Hammond's team is also working on nanoparticles that can carry multiple payloads. For example, the outer PEG layer might carry a drug or a gene that would "prime" the tumor cells to be susceptible to another drug carried in the particle's core.


'/>"/>

Contact: Caroline McCall
cmccall5@mit.edu
Massachusetts Institute of Technology
Source:Eurekalert

Related biology news :

1. All wrapped up: K-State researchers graphene cloak protects bacteria, leading to better images
2. Moths cloaked in color
3. Invisibility cloak could protect against earthquakes
4. Common nanoparticles found to be highly toxic to Arctic ecosystem
5. Nanoparticles offer hope for common skin allergy
6. Rice scientist recognized for stellar work on nanoparticles, cell membranes
7. Growth-factor-containing nanoparticles accelerate healing of chronic wounds
8. With chemical modification, stable RNA nanoparticles go 3-D
9. Cinnamon can replace harmful chemicals used to create nanoparticles
10. Drugs encased in nanoparticles travel to tumors on the surface of immune-system cells
11. Probing the nanoparticle: Predicting how nanoparticles will react in the human body
Post Your Comments:
*Name:
*Comment:
*Email:
(Date:5/12/2016)... WearablesResearch.com , a brand of Troubadour ... from the Q1 wave of its quarterly wearables survey. ... receptivity to a program where they would receive discounts ... company. "We were surprised to see that ... LaColla , CEO of Troubadour Research, "primarily because there ...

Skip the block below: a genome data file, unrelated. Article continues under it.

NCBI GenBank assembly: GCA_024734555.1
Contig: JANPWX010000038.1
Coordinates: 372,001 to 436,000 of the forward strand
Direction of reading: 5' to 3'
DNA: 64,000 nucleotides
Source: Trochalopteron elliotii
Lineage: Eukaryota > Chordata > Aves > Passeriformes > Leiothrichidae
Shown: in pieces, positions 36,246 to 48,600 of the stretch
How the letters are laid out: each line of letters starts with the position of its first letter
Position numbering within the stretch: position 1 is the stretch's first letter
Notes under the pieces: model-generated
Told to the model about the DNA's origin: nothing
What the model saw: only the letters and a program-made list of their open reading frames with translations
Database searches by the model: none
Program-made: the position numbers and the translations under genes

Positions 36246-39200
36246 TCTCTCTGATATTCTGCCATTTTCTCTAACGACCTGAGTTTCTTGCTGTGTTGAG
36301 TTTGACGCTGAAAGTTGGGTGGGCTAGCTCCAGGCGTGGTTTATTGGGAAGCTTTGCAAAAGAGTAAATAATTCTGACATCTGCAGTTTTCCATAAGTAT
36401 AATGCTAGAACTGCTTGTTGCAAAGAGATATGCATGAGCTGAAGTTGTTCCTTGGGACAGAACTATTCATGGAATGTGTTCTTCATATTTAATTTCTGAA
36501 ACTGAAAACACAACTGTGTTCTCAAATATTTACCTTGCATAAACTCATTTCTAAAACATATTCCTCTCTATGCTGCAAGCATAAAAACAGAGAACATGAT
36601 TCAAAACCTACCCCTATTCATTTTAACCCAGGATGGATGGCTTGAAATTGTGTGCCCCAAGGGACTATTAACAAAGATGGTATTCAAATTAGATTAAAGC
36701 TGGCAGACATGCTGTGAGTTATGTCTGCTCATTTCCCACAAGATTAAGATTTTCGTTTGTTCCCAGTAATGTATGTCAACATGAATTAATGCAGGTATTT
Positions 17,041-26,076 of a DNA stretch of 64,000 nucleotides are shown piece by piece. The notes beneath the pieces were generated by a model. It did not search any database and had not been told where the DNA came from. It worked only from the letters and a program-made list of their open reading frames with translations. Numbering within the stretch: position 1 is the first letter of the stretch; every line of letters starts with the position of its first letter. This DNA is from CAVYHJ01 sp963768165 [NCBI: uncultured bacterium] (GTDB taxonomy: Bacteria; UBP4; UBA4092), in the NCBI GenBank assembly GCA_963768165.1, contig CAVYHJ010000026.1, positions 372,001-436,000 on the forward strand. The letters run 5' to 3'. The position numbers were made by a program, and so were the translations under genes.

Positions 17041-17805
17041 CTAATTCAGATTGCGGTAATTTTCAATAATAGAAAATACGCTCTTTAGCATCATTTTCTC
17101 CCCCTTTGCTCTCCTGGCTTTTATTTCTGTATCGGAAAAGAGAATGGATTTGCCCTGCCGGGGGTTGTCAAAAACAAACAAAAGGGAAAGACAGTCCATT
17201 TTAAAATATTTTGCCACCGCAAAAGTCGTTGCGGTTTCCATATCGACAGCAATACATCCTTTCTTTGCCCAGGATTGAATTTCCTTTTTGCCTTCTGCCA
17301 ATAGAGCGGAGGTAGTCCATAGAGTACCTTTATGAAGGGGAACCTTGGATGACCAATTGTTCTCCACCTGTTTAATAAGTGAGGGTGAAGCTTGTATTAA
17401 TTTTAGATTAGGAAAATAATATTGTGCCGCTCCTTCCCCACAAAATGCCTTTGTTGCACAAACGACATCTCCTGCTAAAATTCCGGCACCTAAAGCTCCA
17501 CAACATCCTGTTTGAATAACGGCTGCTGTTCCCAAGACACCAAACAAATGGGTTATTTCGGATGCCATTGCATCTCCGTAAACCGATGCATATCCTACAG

(Date:4/26/2016)... and LONDON , ... Finacle, part of EdgeVerve Systems, a product subsidiary ... Onegini today announced a partnership to integrate the ...      (Logo: http://photos.prnewswire.com/prnh/20151104/283829LOGO ) ... provide their customers enhanced security to access and ...
(Date:4/14/2016)... TEL AVIV, Israel , April 14, 2016 /PRNewswire/ ... in Behavioral Authentication and Malware Detection, today announced the ... has already assumed the new role. Goldwerger,s ... for BioCatch, on the heels of the deployment of ... In addition, BioCatch,s behavioral biometric technology, which discerns unique ...
Breaking Biology News(10 mins):
(Date:6/23/2016)... , June 23, 2016  Blueprint Bio, a ... discoveries to the medical community, has closed its Series ... Matthew Nunez . "We have received a ... the capital we need to meet our current goals," ... provide us the runway to complete validation on the ...
(Date:6/23/2016)... ... June 23, 2016 , ... ... of intelligent tools designed, tuned and optimized exclusively for Okuma CNC machining centers ... The result of a collaboration among several companies with expertise in toolholding, cutting ...
(Date:6/22/2016)... YORK , June 22, 2016  According ... growing next generation sequencing (NGS) market include significant ... of smaller sequencers.  More accessible and affordable sequencers, ... to growing demand for consumables including sample prep ... The Market for Sample Preparation for Next Generation ...
(Date:6/22/2016)... ... June 22, 2016 , ... The ... immigrant achievements and contributions to North Texas and the nation, recently held its ... immigrant community to the civic and economic vitality of North Texas. Proceeds from ...
Breaking Biology Technology: